On vacation last week in Yosemite, I admired the handsome new restrooms, the result of a fund-raising and construction effort. Problem is, they were locked. There's not enough water to operate them.
Driving there, through California's Central Valley, which NASA says is sinking nearly 2 inches a month due to drought and the pumping of massive amounts of groundwater, we saw huge tracts of land under cultivation, mostly almond trees and other nuts, a cash crop, an international crop (2/3 of the crop is exported). There were groves of mature trees and new groves of seedlings. This is a crop that demands tons of water. California almonds use as much water in a year as the City of Los Angeles in 3 years.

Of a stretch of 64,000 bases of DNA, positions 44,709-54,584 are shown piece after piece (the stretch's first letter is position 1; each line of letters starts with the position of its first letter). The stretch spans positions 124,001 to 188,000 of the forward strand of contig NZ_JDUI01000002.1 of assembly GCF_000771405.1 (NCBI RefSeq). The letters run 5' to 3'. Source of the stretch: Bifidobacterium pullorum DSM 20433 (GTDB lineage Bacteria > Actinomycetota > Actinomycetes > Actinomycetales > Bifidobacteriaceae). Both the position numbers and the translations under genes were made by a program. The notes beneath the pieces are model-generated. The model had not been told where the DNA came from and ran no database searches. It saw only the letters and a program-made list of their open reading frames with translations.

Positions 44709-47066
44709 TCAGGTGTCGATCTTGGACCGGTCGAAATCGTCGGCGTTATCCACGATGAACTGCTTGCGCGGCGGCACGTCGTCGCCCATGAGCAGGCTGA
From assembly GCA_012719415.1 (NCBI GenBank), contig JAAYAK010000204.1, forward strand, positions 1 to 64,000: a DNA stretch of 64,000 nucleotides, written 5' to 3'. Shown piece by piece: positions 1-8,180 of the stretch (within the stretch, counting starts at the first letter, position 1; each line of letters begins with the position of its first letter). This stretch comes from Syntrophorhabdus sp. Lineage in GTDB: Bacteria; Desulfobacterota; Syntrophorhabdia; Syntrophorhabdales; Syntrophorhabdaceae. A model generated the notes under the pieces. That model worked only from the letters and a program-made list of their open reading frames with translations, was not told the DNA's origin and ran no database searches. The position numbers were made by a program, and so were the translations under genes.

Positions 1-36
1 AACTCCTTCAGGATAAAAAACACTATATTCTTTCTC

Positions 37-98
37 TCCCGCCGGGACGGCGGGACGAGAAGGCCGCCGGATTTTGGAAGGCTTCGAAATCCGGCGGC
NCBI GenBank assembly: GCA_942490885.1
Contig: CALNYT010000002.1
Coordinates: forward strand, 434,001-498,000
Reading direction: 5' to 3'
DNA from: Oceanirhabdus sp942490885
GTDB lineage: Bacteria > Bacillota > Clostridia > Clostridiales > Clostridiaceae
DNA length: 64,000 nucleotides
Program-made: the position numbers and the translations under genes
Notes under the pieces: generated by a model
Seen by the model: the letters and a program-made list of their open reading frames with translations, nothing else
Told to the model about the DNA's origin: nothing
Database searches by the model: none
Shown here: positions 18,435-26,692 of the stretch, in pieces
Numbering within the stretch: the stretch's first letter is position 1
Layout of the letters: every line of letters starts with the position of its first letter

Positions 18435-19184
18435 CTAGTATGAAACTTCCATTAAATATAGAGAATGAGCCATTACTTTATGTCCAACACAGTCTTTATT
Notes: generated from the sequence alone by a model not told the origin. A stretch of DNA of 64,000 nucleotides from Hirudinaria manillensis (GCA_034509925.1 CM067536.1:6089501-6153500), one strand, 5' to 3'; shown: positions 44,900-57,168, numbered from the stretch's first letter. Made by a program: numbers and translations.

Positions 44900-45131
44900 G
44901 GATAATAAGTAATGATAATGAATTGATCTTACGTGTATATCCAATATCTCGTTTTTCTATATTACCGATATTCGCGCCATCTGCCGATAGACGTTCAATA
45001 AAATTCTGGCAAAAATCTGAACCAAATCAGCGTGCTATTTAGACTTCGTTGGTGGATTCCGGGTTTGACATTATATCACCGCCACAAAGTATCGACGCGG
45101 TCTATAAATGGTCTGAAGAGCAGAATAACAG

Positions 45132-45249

I'd just seen the steps my daughter and her neighbors are taking to save water, including fake turf instead of grass in front yards. As I gazed out the window at the endless expanse of almond trees, my daughter said, "And agriculture has none of the limitations on water we have at home--no restrictions at all."